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Angaben zur Quelle [Bearbeiten]

Autor     Katharina Eikermann-Haerter, Michael A. Moskowitz
Titel    Animal models of migraine headache and aura
Zeitschrift    Current Opinion in Neurology
Jahr    2008
Jahrgang    21
Seiten    294–300
URL    http://www.researchgate.net/publication/5400479_Animal_models_of_migraine_headache_and_aura

Literaturverz.   

no
Fußnoten    no
Fragmente    2


Fragmente der Quelle:
[1.] Amh/Fragment 009 26 - Diskussion
Zuletzt bearbeitet: 2014-05-06 20:27:26 Hindemith
Amh, Eikermann-Haerter and Moskowitz 2008, Fragment, Gesichtet, SMWFragment, Schutzlevel sysop, Verschleierung

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Untersuchte Arbeit:
Seite: 9, Zeilen: 26-31
Quelle: Eikermann-Haerter and Moskowitz 2008
Seite(n): 297, Zeilen: left col. 26-38
Recent investigations provide early insights into mechanisms that lead to trigeminovascular activation. SD is the first endogenous event identified upstream to trigeminovascular activation that appears to be noxious in experimental models. Neocortical SD, originally described by Leão. The slow spread of SD at 3–5 mm/min matches the propagation velocity of wave fronts in the Belousov–Zhabotinsky reaction, that is, a thermodynamic chemical reaction that shows the properties of a nonlinear chemical oscillator even in a Petri dish. Recent studies provide early insights into endogenous mechanisms that lead to trigeminovascular activation. CSD is the first endogenous event identified upstream to trigeminovascular activation that appears to be noxious in experimental models. CSD, originally described by Leão [73], is an intense depolarization of neuronal and glial membranes accompanied by a massive disruption of ionic gradients and loss of membrane resistance [5]. The slow spread of CSD at 3–5 mm/min matches the propagation velocity of wave fronts in the Belousov–Zhabotinsky reaction, that is, a thermodynamic chemical reaction that shows the properties of a nonlinear chemical oscillator even in a Petri dish [74].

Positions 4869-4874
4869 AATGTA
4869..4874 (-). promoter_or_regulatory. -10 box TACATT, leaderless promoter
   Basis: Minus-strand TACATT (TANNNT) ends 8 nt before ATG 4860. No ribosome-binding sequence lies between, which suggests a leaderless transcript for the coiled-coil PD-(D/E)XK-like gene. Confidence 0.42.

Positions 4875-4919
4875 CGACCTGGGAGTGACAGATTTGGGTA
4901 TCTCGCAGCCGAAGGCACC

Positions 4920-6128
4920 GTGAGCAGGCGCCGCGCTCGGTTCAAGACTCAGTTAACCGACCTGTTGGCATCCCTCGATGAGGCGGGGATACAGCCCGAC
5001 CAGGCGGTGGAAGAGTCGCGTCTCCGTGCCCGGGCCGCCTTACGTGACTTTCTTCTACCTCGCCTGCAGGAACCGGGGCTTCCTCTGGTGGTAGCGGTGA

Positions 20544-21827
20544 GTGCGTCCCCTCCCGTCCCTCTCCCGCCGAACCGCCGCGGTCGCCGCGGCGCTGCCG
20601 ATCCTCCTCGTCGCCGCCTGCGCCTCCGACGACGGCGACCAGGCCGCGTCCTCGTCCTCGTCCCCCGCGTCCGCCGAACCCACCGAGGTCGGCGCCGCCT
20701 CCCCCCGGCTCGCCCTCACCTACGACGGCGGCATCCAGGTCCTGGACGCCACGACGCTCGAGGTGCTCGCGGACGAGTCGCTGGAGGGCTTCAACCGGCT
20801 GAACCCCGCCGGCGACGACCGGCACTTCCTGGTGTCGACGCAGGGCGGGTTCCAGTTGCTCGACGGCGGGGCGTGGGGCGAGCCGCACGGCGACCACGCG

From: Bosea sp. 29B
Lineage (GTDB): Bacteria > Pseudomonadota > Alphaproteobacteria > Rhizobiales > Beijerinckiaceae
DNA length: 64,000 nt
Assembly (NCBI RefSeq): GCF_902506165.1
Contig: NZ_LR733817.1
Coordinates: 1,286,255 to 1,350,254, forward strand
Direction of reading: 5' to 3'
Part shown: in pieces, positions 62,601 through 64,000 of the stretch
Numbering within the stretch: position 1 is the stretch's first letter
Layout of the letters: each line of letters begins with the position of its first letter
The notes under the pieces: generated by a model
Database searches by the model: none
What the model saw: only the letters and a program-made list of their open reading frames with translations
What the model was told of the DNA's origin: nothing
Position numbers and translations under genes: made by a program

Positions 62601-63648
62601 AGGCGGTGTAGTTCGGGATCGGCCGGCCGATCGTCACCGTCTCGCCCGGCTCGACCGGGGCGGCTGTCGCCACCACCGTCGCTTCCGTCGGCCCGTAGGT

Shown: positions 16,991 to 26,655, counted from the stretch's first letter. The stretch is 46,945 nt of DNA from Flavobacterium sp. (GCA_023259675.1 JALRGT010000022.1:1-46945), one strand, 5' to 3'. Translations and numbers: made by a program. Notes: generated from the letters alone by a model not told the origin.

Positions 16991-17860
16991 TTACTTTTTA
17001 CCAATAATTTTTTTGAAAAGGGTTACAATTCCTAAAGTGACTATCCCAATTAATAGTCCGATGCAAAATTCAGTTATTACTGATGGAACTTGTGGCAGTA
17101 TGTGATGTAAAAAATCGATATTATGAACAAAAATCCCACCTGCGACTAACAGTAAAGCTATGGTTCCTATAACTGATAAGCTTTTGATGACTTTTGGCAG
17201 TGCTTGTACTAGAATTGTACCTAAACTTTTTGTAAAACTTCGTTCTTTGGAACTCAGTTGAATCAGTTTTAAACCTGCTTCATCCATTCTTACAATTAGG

3 Eikermann-Haerter K, Moskowitz MA. Pathophsyiology of aura. In: Silberstein BR, editor. Wolff’s headache and other head pain. 2007. pp. 121–132.
This chapter gives a comprehensive overview on pathophysiology of migraine aura and summarizes important findings in both basic and clinical research.

73 Leão AAP. Spreading depression of activity in cerebral cortex. J Neurophysiol 1944; 7:359–390.

74 Biosa G, Bastianoni S, Rustici M. Chemical waves. Chemistry 2006; 12:3430–3437.

Anmerkungen

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Sichter
(Graf Isolan) Schumann

[2.] Amh/Fragment 010 01 - Diskussion
Zuletzt bearbeitet: 2014-05-06 20:27:29 Hindemith
Amh, Eikermann-Haerter and Moskowitz 2008, Fragment, Gesichtet, SMWFragment, Schutzlevel sysop, Verschleierung

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Untersuchte Arbeit:
Seite: 10, Zeilen: 1-19
Quelle: Eikermann-Haerter and Moskowitz 2008
Seite(n): 297, Zeilen: left col. 38ff - right col. 1ff
Unlike an epileptic seizure, which spreads asynchronously to activate adjacent brain, SD begins within a synchronously activated brain space.

In experimental animals, SD stimulates ipsilateral trigeminal axons that surround cortical blood vessels. SD causes a breakdown of the blood–brain barrier by mechanisms dependent on matrix metalloproteinase-9. Furthermore, neocortical SD causes ipsilateral extravasation of plasma proteins in dura mater, serving as an experimental marker of trigeminal nerve activation; it also induces c-Fos expression within the trigeminal nucleus caudalis. These findings and a transcription MRI study suggest that intense cortical perturbations like repeated SD can open the blood–brain barrier, thereby activating the trigeminovascular system. SD releases chemicals such as H+, K+, nitric oxide, and neurotransmitters into the extracellular space. It has been hypothesized that released molecules reach the pial surface by diffusion and accumulate in proximity to trigeminovascular afferents. Extracellular K+ levels about 60 mmol/l were measured in the pial space during SD.